As well as Wajda and Munk, the works of other key directors from the Polish School period – such as Wojciech J. Has, Jerzy Kawalerowicz, Kazimierz Kutz, and Stanisław Lenartowicz – are included in the Taylor’s film collection. From Munk’s Man on the Track / Człowiek na torze (1957), with its various differing viewpoints on the death of a railway worker on the track, to Kutz’s Cross of Valour / Kryź Walecznych (1959), based on three novellas by the Polish writer Józef Hen; from Kawalerowicz’s internationally-recognised Mother Joan of the Angels / Matka Joanna od Aniołów (1961), a film about demonic possession in an eighteenth-century convent, which won the Special Jury Prize at Cannes, to Roman Polanski’s The Knife in the Water / Nóz w wodzie (1962) – Polanski’s only feature film made in Poland, before he moved to France, and the first Polish film to be nominated for an Academy Award – the Taylor Library film collection provides a rich opportunity to explore what Pawlikowski referred to as the ‘tradition of original cinema’ in Poland during the late 1950s and 1960s.[vi]

But the Taylor Library collection also moves well beyond this period to encompass Polish cinema up to the present day. The ‘Third Polish Cinema’ period of the later 1960s is represented in the collection by films such Krysztof Zanussi’s first full-length feature The Structure of Crystal / Struktura kyyształu (1969), an ‘almost philosophical story’[vii] which explores the contrasting approaches to life of two physicists, one actively ambitious and the other content with a more low-key but peaceful lifestyle, and Skolimowski’s Hands Up / Reçe do Góry (1967, 1985), banned until the 1980s because of its depiction of Stalinism (prompting Skolimowski to leave the country); while the Library’s examples from the late 1970s and early 1980s – the period of Poland’s ‘Cinema of Moral Concern’, also described as the ‘Cinema of Distrust’[viii] – include Agnieszka Holland’s early films, such as Provincial Actors / Aktorzy prowincjonalni (1979), and A Woman Alone / Kobieta samotna (1988), about the fate of a single mother living in difficult circumstances, and described as ‘one of the darkest and most brutally honest films ever made’.[ix] Library holdings naturally also include the much-acclaimed and influential works of Krzysztof Kieślowski – there are examples in the collection of his early works such as The Scar / Blizna (1976) and Camera Buff / Amator (1979), about a man who becomes increasingly immersed in making films, with significant consequences – as well as his major works of the late 1980s and 1990s (Dekalog (1989-1990), the Trois Coleurs trilogy (1993-1994)). The Taylor collection is then brought up to contemporary times with recent releases by both well-established directors and those who have emerged since 2000, such as Andrzej Jakimowski and Małgorzata Szumowska (who recently won the Silver Bear for Best Director at the 2015 Berlin Film Festival).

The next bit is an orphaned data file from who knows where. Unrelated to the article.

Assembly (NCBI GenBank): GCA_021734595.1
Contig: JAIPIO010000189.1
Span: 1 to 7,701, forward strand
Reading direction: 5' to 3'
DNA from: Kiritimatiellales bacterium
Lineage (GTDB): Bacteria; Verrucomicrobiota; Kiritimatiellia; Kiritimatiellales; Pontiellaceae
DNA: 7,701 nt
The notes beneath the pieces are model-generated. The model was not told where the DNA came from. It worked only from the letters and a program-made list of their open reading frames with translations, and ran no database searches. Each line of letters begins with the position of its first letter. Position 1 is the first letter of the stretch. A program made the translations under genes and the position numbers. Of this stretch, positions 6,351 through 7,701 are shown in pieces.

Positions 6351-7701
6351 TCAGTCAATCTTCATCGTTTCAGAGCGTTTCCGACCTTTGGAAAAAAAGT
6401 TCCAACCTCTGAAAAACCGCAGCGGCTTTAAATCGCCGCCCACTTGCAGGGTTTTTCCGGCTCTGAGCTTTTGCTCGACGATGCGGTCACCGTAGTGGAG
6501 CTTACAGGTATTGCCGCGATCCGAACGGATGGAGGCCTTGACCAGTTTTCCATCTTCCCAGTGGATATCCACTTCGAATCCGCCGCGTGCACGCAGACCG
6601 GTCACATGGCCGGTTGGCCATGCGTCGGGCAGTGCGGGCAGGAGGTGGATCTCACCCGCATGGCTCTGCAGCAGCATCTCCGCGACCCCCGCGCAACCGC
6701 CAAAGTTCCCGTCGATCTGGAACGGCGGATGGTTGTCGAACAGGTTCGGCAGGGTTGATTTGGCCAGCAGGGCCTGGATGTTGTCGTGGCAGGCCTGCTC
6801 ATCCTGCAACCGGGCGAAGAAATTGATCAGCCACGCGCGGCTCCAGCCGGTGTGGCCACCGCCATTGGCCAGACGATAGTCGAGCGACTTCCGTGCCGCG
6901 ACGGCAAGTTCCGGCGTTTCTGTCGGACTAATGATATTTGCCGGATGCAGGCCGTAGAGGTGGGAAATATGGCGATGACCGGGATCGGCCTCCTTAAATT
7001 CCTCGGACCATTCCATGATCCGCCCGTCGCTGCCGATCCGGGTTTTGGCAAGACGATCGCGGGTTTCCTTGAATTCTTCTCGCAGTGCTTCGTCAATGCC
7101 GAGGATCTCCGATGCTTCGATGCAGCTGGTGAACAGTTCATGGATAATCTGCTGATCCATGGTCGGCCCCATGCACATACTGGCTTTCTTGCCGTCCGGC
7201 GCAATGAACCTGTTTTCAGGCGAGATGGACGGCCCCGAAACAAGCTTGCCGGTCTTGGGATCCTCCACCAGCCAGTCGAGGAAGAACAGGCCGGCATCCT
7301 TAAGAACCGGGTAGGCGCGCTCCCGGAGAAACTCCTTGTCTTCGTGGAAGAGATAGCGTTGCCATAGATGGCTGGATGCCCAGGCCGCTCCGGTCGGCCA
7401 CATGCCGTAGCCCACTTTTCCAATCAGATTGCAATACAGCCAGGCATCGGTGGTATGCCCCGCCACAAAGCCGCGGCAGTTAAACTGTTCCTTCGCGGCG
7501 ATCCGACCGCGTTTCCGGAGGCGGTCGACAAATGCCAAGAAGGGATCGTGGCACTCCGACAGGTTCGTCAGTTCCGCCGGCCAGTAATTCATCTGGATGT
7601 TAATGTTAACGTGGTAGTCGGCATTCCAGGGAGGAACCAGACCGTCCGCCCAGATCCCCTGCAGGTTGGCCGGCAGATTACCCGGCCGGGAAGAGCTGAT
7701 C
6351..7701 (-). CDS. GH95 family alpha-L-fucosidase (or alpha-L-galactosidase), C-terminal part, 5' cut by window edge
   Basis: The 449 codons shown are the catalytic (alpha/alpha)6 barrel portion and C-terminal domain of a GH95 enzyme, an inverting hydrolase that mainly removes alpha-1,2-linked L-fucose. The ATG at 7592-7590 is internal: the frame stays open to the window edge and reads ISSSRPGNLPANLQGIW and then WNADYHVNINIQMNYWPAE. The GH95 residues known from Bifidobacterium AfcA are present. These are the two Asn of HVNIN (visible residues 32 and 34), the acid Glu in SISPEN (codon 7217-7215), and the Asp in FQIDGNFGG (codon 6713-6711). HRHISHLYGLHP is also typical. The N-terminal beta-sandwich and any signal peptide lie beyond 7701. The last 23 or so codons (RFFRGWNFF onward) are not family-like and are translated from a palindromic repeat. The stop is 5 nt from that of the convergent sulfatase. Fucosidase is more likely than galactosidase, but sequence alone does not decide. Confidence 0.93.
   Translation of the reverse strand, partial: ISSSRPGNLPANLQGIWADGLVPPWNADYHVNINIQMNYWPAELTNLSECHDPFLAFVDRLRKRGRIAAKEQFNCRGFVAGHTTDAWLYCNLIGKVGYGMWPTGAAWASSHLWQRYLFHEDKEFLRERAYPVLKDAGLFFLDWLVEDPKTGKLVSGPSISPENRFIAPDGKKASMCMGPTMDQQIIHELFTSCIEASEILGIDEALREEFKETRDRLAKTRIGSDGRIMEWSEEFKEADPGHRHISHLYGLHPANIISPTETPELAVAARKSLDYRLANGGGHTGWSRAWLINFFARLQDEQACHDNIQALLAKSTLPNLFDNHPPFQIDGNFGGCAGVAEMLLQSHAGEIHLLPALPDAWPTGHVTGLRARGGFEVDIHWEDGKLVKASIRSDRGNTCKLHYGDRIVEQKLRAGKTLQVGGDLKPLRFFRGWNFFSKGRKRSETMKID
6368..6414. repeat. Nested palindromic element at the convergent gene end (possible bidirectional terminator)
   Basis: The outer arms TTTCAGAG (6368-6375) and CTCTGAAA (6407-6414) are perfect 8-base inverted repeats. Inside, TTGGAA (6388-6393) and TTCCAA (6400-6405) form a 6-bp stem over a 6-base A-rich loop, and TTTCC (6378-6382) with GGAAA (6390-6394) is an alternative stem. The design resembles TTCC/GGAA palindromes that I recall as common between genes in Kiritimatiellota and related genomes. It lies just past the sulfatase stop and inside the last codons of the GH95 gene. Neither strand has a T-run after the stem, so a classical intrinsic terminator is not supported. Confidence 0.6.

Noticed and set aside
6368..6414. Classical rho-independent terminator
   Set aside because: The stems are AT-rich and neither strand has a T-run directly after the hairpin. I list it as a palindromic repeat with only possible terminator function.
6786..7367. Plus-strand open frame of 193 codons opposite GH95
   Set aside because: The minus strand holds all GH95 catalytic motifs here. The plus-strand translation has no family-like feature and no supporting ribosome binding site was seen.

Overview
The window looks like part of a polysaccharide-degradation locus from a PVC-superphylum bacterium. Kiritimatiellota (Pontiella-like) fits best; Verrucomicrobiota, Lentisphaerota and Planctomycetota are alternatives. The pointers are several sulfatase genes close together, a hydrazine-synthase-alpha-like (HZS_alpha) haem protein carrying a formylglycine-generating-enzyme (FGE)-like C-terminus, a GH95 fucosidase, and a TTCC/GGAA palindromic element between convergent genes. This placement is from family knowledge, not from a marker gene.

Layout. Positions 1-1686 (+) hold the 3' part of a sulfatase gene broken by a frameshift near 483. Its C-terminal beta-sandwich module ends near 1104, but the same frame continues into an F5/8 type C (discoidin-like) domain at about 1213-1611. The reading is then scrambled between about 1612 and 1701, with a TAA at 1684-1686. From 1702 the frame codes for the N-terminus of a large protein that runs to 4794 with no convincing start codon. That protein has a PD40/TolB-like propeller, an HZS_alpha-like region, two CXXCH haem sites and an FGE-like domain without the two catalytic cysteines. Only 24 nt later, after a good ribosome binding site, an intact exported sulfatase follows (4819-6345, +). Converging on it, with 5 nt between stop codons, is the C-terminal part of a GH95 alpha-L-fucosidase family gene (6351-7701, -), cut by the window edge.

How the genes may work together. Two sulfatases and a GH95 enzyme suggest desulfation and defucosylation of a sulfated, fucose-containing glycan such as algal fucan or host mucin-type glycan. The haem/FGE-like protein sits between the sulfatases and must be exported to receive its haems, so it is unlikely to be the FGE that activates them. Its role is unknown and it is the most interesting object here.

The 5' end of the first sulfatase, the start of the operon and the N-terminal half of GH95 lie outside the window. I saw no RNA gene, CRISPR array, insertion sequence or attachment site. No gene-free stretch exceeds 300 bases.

polish films 4

Pawlikowski does not make direct comparisons between Ida and previous Polish filmmaking, but he has described the film as having ‘the confidence Polish cinema once had to go its own way’;[x] the various ways taken by generations of Polish filmmakers may be explored via the Taylor’s film collection.

Helen Scott, Film Studies Librarian

The Taylor Institution Library film collection can be used by members of the university; films may be used for the purposes of teaching, study and research only.

All of the Library’s films are catalogued on SOLO; to browse Polish films, search in SOLO for PN.P7*, limiting your search to ‘in the shelfmark’.

[i] Catherine Wheatley, review in Sight & Sound, vol. 4 issue 10, October 2014, p. 72.

[ii] Interview in Cineaste XXXIX:3 (Summer 2014), pp. 40-44.

[iii] Marek Haltof, Historical Dictionary of Polish Cinema (Lanham, Maryland: Scarecrow Press, 2007), p. 148.

[iv] Marek Haltof, Polish National Cinema (Oxford : Berghahn Books, 2002), p. 80.

[v] Haltof, Historical Dictionary, p. 48.

[vi] Violet Lucca, ‘Interview: Pavel Pawlikowski’, Film Comment, 29 April 2014 http:filmcomment.com/entry/interview-pawel-pawlikowski.

[vii] Charles Ford and Robert Hammond, Polish Film: a twentieth century history (Jefferson, NC: MacFarland, 2005), p. 154.

[viii] Haltof, Historical Dictionary, p. 29.

[ix] Haltof, Polish National Cinema, p. 158.

[x] Violet Lucca, ‘Interview: Pavel Pawlikowski’.